You may have seen news stories recently regarding workers who are currently receiving unemployment benefits refusing to return to work and the effect that could have on their unemployment eligibility. In what may be a surprise, a recent review of unemployment claims in one state showed that workers refusing to work were winning those claims 84 percent of the time. The employees who are arguing that they should not have to return to work are either over age 65 with underlying medical conditions, such as heart disease or immunocompromised, caring for someone at increased risk of contracting the virus, or are caring for a child out of school. These are the people protected under the federal First Families Coronavirus Response Act (FFCRA) and many state orders.
There are a couple of issues here for employers to consider when making decisions about re-employment. First, make certain that the employee refusing to come back to work is not protected under other current laws like the (FFCRA), Family and Medical Leave Act (FMLA), or the Americans with Disabilities Act (ADA). Under the FFCRA, covered employers must allow time off to take care of a child for whom no child care is available, and under the FMLA, an employee can take time off to their illness or the illness of a parent, spouse, or child. Under the ADA, an employee may be entitled to an accommodation of either working from home or taking more time off to contend with a serious health condition of their own.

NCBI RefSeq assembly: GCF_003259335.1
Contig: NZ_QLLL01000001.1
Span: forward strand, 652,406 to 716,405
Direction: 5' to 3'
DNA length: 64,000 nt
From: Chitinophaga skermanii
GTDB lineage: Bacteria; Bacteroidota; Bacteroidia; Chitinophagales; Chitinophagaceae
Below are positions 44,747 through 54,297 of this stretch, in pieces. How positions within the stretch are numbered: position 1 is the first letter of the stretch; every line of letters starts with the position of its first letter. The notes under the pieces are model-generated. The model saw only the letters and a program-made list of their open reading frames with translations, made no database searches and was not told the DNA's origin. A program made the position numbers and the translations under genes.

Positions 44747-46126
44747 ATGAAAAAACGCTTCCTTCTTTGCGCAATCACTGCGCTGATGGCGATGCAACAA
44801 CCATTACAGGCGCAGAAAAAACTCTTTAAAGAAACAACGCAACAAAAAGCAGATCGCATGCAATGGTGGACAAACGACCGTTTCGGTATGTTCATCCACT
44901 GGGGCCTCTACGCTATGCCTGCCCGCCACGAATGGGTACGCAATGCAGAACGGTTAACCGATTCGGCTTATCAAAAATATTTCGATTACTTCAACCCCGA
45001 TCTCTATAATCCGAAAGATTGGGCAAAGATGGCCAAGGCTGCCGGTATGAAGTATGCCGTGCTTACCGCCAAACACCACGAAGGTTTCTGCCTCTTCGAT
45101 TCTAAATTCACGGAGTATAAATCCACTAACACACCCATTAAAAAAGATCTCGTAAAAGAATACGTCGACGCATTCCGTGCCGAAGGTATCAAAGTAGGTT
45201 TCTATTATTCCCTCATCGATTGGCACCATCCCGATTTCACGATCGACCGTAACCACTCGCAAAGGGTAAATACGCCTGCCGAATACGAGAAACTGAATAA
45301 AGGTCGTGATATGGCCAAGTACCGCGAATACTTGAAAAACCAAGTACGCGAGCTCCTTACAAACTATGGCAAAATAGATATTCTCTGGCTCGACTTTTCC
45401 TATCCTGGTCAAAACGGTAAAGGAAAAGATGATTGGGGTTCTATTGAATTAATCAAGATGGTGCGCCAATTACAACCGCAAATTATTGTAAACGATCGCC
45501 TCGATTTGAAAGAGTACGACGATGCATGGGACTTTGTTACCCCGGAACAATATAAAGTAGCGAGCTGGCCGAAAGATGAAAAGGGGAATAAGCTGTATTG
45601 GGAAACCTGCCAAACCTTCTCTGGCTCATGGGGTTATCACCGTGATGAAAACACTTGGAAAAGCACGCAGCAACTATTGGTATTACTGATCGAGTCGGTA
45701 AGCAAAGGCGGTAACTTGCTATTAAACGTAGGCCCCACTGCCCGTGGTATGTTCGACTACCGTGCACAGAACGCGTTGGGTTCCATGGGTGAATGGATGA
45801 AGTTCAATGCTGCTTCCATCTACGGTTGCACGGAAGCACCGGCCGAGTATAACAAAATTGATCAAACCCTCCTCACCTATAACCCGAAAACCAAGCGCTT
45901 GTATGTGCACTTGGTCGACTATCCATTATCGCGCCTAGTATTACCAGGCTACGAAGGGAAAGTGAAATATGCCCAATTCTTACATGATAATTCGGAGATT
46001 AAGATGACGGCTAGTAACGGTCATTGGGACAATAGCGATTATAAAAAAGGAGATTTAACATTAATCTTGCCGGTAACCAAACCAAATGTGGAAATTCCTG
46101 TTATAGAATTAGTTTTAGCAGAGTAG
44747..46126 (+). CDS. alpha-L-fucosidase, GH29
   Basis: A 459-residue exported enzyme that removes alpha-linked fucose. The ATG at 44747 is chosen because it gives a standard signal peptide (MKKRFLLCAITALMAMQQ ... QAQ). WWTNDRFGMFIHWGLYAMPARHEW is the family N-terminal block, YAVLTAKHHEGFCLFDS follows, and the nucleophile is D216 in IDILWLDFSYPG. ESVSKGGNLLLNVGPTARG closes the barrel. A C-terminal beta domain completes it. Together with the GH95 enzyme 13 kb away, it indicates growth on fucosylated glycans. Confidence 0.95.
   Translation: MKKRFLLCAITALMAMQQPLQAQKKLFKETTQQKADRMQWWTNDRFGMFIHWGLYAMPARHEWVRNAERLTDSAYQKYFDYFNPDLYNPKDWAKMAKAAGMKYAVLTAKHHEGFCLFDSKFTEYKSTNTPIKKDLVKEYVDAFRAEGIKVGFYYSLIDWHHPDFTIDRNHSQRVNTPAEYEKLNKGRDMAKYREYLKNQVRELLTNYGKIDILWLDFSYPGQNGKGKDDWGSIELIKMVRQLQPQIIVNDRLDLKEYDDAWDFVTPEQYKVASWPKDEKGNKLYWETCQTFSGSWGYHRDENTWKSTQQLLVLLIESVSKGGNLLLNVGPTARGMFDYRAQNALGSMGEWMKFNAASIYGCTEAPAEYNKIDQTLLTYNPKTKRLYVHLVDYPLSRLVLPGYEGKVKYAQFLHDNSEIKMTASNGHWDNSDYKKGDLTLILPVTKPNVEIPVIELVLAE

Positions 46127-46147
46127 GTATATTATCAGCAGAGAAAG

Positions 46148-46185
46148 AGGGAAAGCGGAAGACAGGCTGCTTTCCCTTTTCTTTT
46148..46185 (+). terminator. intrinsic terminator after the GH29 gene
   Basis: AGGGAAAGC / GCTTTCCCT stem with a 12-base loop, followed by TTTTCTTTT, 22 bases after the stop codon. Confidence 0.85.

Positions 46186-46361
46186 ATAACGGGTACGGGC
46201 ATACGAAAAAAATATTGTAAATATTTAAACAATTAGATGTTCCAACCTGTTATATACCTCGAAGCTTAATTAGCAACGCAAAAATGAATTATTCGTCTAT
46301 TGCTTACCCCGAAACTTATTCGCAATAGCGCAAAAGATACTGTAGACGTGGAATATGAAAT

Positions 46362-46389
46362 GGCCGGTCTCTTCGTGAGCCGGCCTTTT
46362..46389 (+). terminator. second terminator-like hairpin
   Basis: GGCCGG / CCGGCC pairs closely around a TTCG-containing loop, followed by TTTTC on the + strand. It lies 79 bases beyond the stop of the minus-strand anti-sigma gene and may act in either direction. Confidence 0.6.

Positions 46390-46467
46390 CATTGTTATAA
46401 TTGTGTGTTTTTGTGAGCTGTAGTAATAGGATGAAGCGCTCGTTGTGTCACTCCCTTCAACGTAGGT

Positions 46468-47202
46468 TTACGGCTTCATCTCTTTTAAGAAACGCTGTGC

If the employee is not protected and the need to hire is urgent, discharging the employee may be the best business decision. The fact that it is the best decision for the employer does not mean that unemployment will not be available for that discharged worker. In many states, the sole question is whether the employee is at fault. For example, someone who must stay at home to protect a family member’s health may not be seen to be at fault for the termination, even when the termination was legally justifiable.
Are you an Employers Council member trying to determine whether to contest a claim for unemployment for someone refusing to return to work? Speak to an attorney on our staff. The attorneys defend employers in unemployment hearings and have seen an uptick in this work. They are well aware of the outcomes in these cases. They discuss your claim and its likelihood of success so that you can decide how to proceed.